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HELP: I've received a complaint – now what?

Many doctors, at some stage in their career, will receive a complaint from the HPCSA. Whatever the complaint, these practical tips explain what you should do next

Read this article to:

  • Understand what steps to take if you receive a complaint
  • Discover how Medical Protection can support you in this situation
  • Learn from a relevant case study

Receiving a complaint can be stressful. As a junior doctor, especially, it can knock your confidence, but it is important to remember that many doctors do receive a complaint at some stage. It is not necessarily an indication of poor clinical performance. Handling a complaint requires time and commitment during a period when you might be feeling at your most vulnerable. But getting it right can pay huge dividends – and it marks you out as a true professional.

“The first thing to do is keep calm – though easier said than done, try not to panic,” says Head of Medical Services for Southern Africa Dr Graham Howarth. “Read the HPCSA’s letter again carefully – you won’t have digested all of its content during your initial reading. It’s important to understand exactly what the patient is complaining about. Is it your attitude, your diagnosis, a clinical error, or something else?”

Once you understand what the complaint is, you need to work out how to respond to it. “The next thing you should do is contact Medical Protection as soon as possible,” advises Dr Howarth. “Our medicolegal advisers are able to provide you with support and help you formulate a response to the complaint.”

At some stage during the course of dealing with a complaint, it is likely that you will need to send a written response, either in reply to a letter of complaint, or following a meeting with the complainant. We can provide specific assistance and support with this for your individual complaint. In general, when composing your letter you should take into account the following:

  • Identify the concerns that have been raised and respond to all parts of the complaint. It is often helpful to set out an account of what took place, even if this is background information, but do not lose sight of the issues.
  • The purpose of your response should be to try and resolve the complaint, not to perpetuate correspondence. Be courteous, objective and professional.
  • Establish the facts before attempting to provide a full response to a complaint. Take time to present a measured, considered and considerate response, bearing in mind the timescales. Try to review your records before you draft your letter. Likewise, if you will be making reference to any other individual whose comments are required, obtain those comments wherever possible.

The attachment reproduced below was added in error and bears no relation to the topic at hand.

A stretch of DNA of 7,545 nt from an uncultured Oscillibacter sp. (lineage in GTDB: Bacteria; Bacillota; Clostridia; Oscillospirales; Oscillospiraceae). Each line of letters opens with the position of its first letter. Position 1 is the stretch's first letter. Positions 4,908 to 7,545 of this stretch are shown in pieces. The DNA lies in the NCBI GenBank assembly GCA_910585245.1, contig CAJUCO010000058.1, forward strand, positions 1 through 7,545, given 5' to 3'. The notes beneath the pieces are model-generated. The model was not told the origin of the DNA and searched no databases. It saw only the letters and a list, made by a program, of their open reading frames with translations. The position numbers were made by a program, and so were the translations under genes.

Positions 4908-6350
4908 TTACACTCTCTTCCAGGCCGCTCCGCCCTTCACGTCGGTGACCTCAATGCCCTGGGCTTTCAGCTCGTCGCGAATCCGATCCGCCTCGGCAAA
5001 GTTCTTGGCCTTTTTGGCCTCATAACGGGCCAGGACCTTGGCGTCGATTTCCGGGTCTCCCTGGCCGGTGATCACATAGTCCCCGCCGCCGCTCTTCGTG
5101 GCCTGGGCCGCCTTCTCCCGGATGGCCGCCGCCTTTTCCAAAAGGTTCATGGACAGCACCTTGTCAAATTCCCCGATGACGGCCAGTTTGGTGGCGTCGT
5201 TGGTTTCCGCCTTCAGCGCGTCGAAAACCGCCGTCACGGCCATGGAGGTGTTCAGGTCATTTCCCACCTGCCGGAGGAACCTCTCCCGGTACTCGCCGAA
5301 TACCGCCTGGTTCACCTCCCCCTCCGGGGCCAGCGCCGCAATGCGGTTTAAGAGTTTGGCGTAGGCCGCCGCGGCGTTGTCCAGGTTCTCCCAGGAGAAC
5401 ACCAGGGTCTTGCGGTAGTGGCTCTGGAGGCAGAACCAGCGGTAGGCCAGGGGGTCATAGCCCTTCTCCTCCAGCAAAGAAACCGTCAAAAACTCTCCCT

• Be aware of patient confidentiality. Not all complaints are made by the patient personally. Where a complaint is made about the service provided to a patient who has the capacity to give valid consent, that patient’s confidentiality must be respected.
  • Try to be sympathetic and understanding. Offer condolences if these are due. Do not be afraid of apologising if an error has been made.
  • Avoid blaming or judging others.
  • Avoid jargon – use plain language.
  • Your response should be typed, so that it is clearly legible.

What not to do

Community Service Officer, Dr L, was working in a rural area. He received a letter from the HPCSA regarding a complaint from a patient, Ms D. Dr L was infuriated. The complaint related to a minor clinical oversight, which had had no clinical effect on Ms D. Dr L felt that the complainant was suggesting he had completely missed an obvious diagnosis and was not competent to practise as a result.

He felt that the complaint was defamatory and immediately wrote a curt letter of response, rebutting the allegations and outlining his concerns that they had been raised in the first place. He then contacted Medical Protection and informed the medicolegal adviser that although he had received a spurious complaint, he had dealt with it. Dr L also requested assistance in suing Ms D for defamation.

Learning points

  • However spurious or frivolous a complaint may seem, all complaints should be investigated and responded to appropriately. If a patient makes a complaint, the HPCSA is duty-bound to investigate it.
  • If you are the subject of a complaint, take a moment to stop and think before responding. A well thought-out letter of response is far more likely to be successful than an intemperate one, which will only serve to make matters worse.
  • Dr L should have contacted Medical Protection before responding to the complaint, as we would have written a letter of response on Dr L’s behalf. Medical Protection is unlikely to assist members in suing for defamation in response to a complaint made by a patient.
  • While not relevant to this case in particular, it is also worth noting the importance of keeping your contact details up to date with the HPCSA. 

The case in this article is fictional but is an example of a common scenario that might occur in medical practice.

More support from Medical Protection
If you need advice, contact a medicolegal adviser at medical.rsa@medicalprotection.org
or 0800 982 766.

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